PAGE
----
The deceleration began soon and went off smoothly. In less than a subjective year since they left Earth they entered the Alpha system. But they were not the first humans to arrive. The official expedition in the Star Victory preceded them by several days. The difference was that the accidentals knew exactly where they were going and actually arrived at the planet while the other ship was still cautiously investigating the outer orbits.
"It doesn't matter," said Anti as they gathered by the scanner, discussing it. "In principle we're responsible for what they've done. They can have the glory. What we came for was a place to live in peace."
"And we'll get it," said Docchi. In the last few weeks his uneasiness, never very deep, had come to the surface. The knowledge of how narrow a margin they had was frightening.
Outside the planet filled the dome. It was actually quite small but it was close and covered most of the sky. Now that they were near they could see that only superficially did it resemble Mars. There were mountains and several large streams and it wasn't as barren as at first they had thought.
"I wish I could land, or we could go closer," said Anti.
There was no answer for that. Anti's personal null gravity field would function only so long as it was in contact with the gravity computer, which in effect it was an extension of. She wasn't yet strong enough to stand on the surface of their new home. As for the other, the asteroid was quite large and it wasn't advisable to risk a nearer approach.
Webber came in, grinning hugely and rattling his arm and leg more than necessary. "The first load's on. When do we peel off?"
"Whenever you're ready. The rocket dome is on automatic. Take off and it'll open for you."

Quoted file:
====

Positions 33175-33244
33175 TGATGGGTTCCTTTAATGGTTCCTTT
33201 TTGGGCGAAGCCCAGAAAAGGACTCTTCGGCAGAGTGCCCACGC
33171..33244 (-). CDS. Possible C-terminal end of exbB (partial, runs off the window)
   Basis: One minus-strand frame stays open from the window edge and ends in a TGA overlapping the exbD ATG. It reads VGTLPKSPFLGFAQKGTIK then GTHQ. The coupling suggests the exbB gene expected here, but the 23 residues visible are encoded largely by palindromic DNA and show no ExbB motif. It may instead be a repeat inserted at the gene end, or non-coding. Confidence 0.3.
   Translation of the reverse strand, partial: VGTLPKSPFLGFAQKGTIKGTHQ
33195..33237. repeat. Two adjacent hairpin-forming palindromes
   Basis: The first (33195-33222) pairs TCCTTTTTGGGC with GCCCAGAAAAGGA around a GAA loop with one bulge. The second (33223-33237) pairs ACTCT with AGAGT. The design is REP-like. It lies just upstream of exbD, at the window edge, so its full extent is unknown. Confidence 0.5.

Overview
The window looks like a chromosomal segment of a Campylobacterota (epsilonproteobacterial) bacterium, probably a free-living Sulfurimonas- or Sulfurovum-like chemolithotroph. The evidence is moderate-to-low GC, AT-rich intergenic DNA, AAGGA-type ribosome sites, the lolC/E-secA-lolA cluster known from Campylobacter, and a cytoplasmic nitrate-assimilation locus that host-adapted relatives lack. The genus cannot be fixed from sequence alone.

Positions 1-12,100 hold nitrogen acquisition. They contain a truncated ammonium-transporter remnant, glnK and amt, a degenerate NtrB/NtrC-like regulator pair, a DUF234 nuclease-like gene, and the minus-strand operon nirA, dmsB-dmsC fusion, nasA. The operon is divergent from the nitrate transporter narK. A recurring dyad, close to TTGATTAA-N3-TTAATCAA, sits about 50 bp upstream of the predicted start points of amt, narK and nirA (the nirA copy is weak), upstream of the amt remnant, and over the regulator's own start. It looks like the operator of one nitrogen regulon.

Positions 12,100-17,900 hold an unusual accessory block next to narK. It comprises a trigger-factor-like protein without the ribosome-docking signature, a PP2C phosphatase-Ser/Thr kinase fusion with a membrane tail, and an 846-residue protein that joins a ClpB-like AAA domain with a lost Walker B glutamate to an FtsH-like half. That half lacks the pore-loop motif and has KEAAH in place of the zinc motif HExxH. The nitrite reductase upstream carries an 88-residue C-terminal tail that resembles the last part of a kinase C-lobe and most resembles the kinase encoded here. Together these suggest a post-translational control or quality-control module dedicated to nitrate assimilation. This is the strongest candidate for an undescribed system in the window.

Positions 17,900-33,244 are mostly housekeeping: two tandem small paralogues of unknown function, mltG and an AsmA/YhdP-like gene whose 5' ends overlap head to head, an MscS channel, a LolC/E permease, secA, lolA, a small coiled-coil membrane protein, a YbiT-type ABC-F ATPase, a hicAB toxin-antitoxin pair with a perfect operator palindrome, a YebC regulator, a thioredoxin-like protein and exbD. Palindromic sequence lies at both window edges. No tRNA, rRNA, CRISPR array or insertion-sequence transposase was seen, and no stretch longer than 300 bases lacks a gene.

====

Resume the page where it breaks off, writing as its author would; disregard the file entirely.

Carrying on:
"It's safe to leave?"
"If you're the rocket pilot you say you are. It's an ordinary landing. The scouts the general left us are in fair condition."
"Don't worry about me. I meant, will the expedition interfere?"
"Last time we checked the ship was nosing around the outer planets."
"Good stupid old Judd. It's nice that we can depend on him to proceed with the utmost of military caution—and arrive at his goal too late."
It was not quite fair to the general, who was shrewd enough when it came to things he had been trained to deal with. From the military standpoint he had to check every possibility before going on to the next. He was the official representative of the entire solar system and he did not dare act as hastily as the accidentals could. His responsibilities held him back. But there were other times in which unimaginative obedience to higher authority would carry the day.
"Be careful," warned Docchi. "Don't let anyone go out until the air and soil and water have been tested and retested and approved."
"The doctor thinks we can handle any virus, bacteria, parasite, or anything else you can name that shows up. It's not the first strange world man has landed on."
"This is not the solar system," said Docchi. "You may have to restrain Cameron if he's overly anxious to show Nona what the new world is like."
"For that reason you——" Webber stopped, glancing away from Docchi's face. "It's too bad you can't go. You ought to have some first to your name."
"Don't concern yourself. I'll get there one of these days. Somebody's got to be up here at this end."
"And I'll make certain nothing goes wrong down there." Webber shifted uncomfortably but the mood didn't last. "I'll be back in a week for the next load. Once we get settled things will speed up."
"We'll be waiting," called Jordan as Webber left.
There was tension before the rocket lifted and sluiced through the dome locks. It didn't abate as the swatch of light flared across the darkness and faded against the bright illumination of the planetary disc. It was only when they were able to observe the successful landing on the selected site and the radio response came in. "All clear. A bit shaken up on the way down but no damage except to my ego. I think I got all the rusty rocketry out of my system. We're waiting while tests come in. We'll let you know before we go out."